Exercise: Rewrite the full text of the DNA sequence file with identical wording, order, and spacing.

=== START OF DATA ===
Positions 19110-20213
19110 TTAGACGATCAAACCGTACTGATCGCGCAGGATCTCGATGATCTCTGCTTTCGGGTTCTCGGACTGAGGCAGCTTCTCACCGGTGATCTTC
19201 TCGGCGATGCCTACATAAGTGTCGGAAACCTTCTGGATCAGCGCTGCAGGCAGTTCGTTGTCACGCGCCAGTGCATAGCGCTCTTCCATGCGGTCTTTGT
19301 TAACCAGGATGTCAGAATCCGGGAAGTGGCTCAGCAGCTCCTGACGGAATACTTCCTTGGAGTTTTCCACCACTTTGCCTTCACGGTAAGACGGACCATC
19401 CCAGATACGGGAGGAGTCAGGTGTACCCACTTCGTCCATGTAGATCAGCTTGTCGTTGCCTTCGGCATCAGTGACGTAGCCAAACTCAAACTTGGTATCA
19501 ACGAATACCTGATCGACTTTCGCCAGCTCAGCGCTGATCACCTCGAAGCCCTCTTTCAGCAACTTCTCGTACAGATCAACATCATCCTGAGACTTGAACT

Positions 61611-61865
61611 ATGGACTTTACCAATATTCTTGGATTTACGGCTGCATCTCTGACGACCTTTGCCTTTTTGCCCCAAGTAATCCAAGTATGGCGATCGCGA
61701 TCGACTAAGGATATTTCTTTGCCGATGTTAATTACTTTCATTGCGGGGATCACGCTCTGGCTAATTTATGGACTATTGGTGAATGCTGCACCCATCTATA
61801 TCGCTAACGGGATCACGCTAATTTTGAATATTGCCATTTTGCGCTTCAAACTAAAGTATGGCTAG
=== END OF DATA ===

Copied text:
Positions 19110-20213
19110 TTAGACGATCAAACCGTACTGATCGCGCAGGATCTCGATGATCTCTGCTTTCGGGTTCTCGGACTGAGGCAGCTTCTCACCGGTGATCTTC
19201 TCGGCGATGCCTACATAAGTGTCGGAAACCTTCTGGATCAGCGCTGCAGGCAGTTCGTTGTCACGCGCCAGTGCATAGCGCTCTTCCATGCGGTCTTTGT
19301 TAACCAGGATGTCAGAATCCGGGAAGTGGCTCAGCAGCTCCTGACGGAATACTTCCTTGGAGTTTTCCACCACTTTGCCTTCACGGTAAGACGGACCATC
19401 CCAGATACGGGAGGAGTCAGGTGTACCCACTTCGTCCATGTAGATCAGCTTGTCGTTGCCTTCGGCATCAGTGACGTAGCCAAACTCAAACTTGGTATCA
19501 ACGAATACCTGATCGACTTTCGCCAGCTCAGCGCTGATCACCTCGAAGCCCTCTTTCAGCAACTTCTCGTACAGATCAACATCATCCTGAGACTTGAACT

Positions 61611-61865
61611 ATGGACTTTACCAATATTCTTGGATTTACGGCTGCATCTCTGACGACCTTTGCCTTTTTGCCCCAAGTAATCCAAGTATGGCGATCGCGA
61701 TCGACTAAGGATATTTCTTTGCCGATGTTAATTACTTTCATTGCGGGGATCACGCTCTGGCTAATTTATGGACTATTGGTGAATGCTGCACCCATCTATA
61801 TCGCTAACGGGATCACGCTAATTTTGAATATTGCCATTTTGCGCTTCAAACTAAAGTATGGCTAG